Valerie Jarrett Talks About Finding her Roots

Senior White House Adviser Valerie Jarrett  SCREENSHOT COURTESY OF PBS
Senior White House Adviser Valerie Jarrett
SCREENSHOT COURTESY OF PBS

On PBS’ Finding Your Roots with Henry Louis Gates Jr., we learned that more than one member of the White House adviser’s family tree played notable roles in our nation’s history.If you missed Tuesday night’s installment of PBS’ Finding Your Roots—hosted by The Root’s editor-in-chief, Henry Louis Gates Jr.—it’s worth checking your local listings for a replay. This latest episode focused on “three enslaved families with three unique histories,” including the family histories of Yale-educated actress Angela Bassett, of Malcolm X andWhat’s Love Got to Do With It fame, and musician Nas, whose 1994 Illmatic is universally regarded as a cornerstone of the hip-hop canon.

But the show’s other fascinating portrayal was of the family history of senior White House adviser Valerie Jarrett, a longtime friend of Barack Obama who worked to help him become the nation’s first black president, and whose story includes family members who made significant contributions to American history in their own right.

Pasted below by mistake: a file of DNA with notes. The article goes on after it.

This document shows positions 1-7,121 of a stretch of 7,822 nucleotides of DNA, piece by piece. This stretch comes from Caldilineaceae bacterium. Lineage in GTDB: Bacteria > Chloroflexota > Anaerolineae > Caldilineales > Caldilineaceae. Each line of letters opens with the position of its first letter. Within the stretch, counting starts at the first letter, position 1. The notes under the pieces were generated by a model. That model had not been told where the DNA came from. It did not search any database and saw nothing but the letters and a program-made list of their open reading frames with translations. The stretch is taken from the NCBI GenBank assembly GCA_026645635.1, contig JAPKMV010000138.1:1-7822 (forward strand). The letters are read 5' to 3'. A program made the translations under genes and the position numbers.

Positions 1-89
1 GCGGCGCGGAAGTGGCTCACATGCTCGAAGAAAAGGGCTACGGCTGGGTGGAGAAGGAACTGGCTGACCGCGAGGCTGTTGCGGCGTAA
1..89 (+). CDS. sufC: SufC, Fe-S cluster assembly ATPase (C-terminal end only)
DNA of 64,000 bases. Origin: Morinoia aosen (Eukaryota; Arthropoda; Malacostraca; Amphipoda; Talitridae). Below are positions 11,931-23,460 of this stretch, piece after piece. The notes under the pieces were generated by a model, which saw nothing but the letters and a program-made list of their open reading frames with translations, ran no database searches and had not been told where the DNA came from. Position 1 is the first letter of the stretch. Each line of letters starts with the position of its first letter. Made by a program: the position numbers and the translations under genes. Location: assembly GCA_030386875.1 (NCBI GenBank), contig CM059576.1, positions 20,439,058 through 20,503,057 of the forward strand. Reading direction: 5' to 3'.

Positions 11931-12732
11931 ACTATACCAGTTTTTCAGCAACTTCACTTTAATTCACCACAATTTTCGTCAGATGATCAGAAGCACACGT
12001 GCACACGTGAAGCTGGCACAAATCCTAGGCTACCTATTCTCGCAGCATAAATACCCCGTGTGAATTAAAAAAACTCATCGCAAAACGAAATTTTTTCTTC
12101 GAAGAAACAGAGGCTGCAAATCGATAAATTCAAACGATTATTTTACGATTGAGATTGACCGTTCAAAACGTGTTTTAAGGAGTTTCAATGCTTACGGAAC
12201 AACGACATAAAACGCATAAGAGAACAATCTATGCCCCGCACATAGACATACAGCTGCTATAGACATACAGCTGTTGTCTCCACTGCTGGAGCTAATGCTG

Although she’s mostly a player behind the scenes, anyone following national politics knows that she’s had a role in many of the most significant political debates in recent years. But this journey through her family’s story showed a different side of Jarrett than we normally get to see.

And today she spoke briefly with The Root about what her family’s legacy means to her.

Jarrett already knew the story of her great-grandfather Robert Robinson Taylor, who was born in North Carolina in 1868 and was the first black graduate of the Massachusetts Institute of Technology. He was the first-known credentialed African-American architect and designed most of the original Tuskegee University campus—a project commissioned by Booker T. Washington.

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Source: The Root